Very soon after his arrest (the same day or the next, I cannot recall exactly), I was sitting with my parents at our dining room table while they chain-smoked. I don’t remember any particular topics of conversation; it’s possible it was just a chain of uncomfortable silences to go along with the cigarettes.
Then there was a knock at the outer door to our front porch. It was a TV news crew.
What the hell is a Meat Shield?
In fantasy role-playing games, and I suppose other games that would involve some form of fighting in groups, there are different roles that members of a group will play. The 3 most common are the Damage Dealer (who specialized in harming the enemy, but is not capable of sustaining a lot of damage), the Tank (who specialized in absorbing damage and trying to get the enemies to attack THEM rather than their more fragile group-mates), and the Healer (who is very fragile and works to keep the Tank alive). These are all roles that players CHOOSE to have their characters play.
I have an affinity for Paladins (see A Bully and a Hero: Depression and My Paladin » Can’t Juggle (cantjuggle.com)), who often make excellent Tanks. It is important to remember that a Tank CHOOSES this role. They choose to take lots of damage and risk to protect their friends, allies, whoever. They also choose to build their character to try to succeed at doing so: donning the best armor they can, maximizing their health and ability to survive. Some will also refer to Tanks at Meat Shields; someONE you hide behind so the enemy hits THEM instead of YOU.
More often, Meat Shield is the term used to apply to some living creature that you place between the enemy and you, absorbing damage, whether that creature wants to or not. They are more of a sacrifice than a partner. You can think of war movies in which soldiers will use corpses for cover when they don’t have better options like sandbags. There are also examples in movies where someone grabs an unwitting enemy to hold in front of them while they advance, protecting themselves at the expense of the enemy (who almost always gets killed). Non-evil characters tend not to use allies and teammates as Meat Shields because it’s a terrible way to treat a friend. Or someone you love.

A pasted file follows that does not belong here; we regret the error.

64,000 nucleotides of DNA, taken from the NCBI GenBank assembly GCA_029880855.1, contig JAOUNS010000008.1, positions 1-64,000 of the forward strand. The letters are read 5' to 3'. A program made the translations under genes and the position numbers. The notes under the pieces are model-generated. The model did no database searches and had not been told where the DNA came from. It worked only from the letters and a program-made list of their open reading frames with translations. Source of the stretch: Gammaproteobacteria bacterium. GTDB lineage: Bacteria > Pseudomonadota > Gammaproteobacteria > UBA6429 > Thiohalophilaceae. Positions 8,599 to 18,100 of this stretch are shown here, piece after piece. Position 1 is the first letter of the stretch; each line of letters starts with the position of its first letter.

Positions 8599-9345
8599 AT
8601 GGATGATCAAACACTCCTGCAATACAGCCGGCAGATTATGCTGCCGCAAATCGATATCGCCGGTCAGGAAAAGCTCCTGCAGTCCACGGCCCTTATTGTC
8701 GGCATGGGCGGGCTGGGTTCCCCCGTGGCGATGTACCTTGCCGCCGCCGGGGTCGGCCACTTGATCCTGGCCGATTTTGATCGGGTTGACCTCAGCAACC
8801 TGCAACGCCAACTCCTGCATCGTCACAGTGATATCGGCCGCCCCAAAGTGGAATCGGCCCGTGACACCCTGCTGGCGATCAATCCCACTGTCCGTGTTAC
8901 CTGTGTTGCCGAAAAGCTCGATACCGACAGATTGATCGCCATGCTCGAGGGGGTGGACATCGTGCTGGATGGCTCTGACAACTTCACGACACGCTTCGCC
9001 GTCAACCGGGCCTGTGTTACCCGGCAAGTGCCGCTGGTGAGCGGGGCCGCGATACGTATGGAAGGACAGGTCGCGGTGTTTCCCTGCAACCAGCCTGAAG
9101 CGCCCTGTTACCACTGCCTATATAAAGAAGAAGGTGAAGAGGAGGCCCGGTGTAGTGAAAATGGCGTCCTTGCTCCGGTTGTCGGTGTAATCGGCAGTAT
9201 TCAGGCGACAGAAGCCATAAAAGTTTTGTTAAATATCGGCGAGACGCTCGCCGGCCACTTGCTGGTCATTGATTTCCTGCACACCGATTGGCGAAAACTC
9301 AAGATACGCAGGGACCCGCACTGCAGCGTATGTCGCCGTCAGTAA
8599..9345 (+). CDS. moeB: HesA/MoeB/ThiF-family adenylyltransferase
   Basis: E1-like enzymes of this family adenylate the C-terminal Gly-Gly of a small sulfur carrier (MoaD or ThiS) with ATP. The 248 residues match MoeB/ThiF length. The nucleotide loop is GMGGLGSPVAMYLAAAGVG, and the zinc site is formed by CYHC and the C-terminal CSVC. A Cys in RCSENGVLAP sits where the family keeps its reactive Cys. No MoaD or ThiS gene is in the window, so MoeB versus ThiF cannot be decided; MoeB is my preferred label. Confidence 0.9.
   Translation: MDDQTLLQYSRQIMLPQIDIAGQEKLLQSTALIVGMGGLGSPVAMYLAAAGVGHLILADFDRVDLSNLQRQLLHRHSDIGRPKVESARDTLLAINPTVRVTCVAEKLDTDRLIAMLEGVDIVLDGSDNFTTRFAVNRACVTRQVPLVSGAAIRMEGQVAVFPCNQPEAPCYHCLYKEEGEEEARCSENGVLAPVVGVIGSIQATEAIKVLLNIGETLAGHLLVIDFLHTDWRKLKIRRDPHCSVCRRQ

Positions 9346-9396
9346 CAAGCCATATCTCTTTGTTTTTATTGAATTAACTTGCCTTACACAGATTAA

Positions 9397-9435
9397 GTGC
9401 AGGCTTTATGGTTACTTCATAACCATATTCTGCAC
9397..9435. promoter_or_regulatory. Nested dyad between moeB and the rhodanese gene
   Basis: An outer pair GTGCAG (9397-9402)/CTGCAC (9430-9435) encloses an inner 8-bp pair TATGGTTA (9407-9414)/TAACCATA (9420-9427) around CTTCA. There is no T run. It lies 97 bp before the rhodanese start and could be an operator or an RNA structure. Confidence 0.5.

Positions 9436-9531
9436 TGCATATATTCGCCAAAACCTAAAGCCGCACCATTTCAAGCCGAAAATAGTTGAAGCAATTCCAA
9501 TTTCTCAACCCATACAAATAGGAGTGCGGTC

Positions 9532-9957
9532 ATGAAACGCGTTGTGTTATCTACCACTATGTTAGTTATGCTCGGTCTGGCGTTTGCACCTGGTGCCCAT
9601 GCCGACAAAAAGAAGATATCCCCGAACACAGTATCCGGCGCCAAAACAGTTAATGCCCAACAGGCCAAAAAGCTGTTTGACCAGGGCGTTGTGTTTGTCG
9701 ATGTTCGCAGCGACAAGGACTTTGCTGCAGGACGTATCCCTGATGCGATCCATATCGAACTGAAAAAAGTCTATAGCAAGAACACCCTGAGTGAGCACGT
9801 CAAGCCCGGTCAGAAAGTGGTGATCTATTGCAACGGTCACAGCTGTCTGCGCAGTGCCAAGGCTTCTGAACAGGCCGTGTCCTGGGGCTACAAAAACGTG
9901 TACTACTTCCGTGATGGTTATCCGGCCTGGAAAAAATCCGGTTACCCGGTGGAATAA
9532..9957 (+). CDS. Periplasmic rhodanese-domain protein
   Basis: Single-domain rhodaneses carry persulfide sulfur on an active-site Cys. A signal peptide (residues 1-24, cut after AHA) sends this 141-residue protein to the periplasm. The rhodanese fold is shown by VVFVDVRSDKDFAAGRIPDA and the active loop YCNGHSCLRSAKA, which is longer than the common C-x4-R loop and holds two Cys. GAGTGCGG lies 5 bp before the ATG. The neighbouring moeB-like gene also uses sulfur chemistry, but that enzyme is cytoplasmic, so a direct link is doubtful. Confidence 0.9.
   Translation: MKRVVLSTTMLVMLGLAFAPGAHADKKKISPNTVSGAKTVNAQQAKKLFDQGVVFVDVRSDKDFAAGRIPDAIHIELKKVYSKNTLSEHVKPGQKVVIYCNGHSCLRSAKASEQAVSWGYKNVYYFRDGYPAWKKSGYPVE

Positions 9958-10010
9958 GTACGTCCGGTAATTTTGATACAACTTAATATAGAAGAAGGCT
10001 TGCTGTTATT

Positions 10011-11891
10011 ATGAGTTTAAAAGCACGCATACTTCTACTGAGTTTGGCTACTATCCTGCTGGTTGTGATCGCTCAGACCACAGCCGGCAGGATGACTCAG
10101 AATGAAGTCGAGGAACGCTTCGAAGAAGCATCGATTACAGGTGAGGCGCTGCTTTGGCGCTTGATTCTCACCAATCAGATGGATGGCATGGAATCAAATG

I was on TV!
My Dad told me to go see who it was at the door. I told him it was a TV news crew. With out a pause, he told me to go tell them this was private property and they needed to leave. I was scared. I was nervous. I didn’t want to do that… But, I did as I was told. I didn’t feel like I had a choice. I was trapped.
When they heard me come to the door, the camera made a whirring sound as it turned on and quickly swung to face me. I opened that outer door and the reporter immediately swung the microphone to my face. I was fighting back tears, and it took everything I had to speak instead of sob. I felt embarrassed. I felt vulnerable. I felt scared. I managed to plead with them to leave and went back inside the house. They eventually left.
The story on the news that night showed me coming to the door and speaking while the reporter, instead of using the audio of what I said, just said that my Dad “sent his teenage son” to deal with them. The tone was not complimentary. It was plain to the reporter that I was being tossed to them instead of my Dad dealing with them himself.
My Dad’s Meat Shield
This scene has been playing out over and over in my mind all week. It’s not one of my favorite memories. It’s not a shining moment of courage from my Dad. It’s not an example of how parenting should work. On that day, my Dad, who had always helped me to feel safe, tossed me to the wolves to protect himself. He took his shame and embarrassment, laid them upon my shoulders and sent me out alone while he hid behind doors and curtains and HIS YOUNGEST FUCKING SON. And he didn’t even hesitate to do it. This has been the trauma that my Depression has been beating me with this past week.
I don’t have a witty connection to close out this post. I guess, the best I can come up with is this: There are ways to show someone you love them; using them as a Meat Shield isn’t one of them.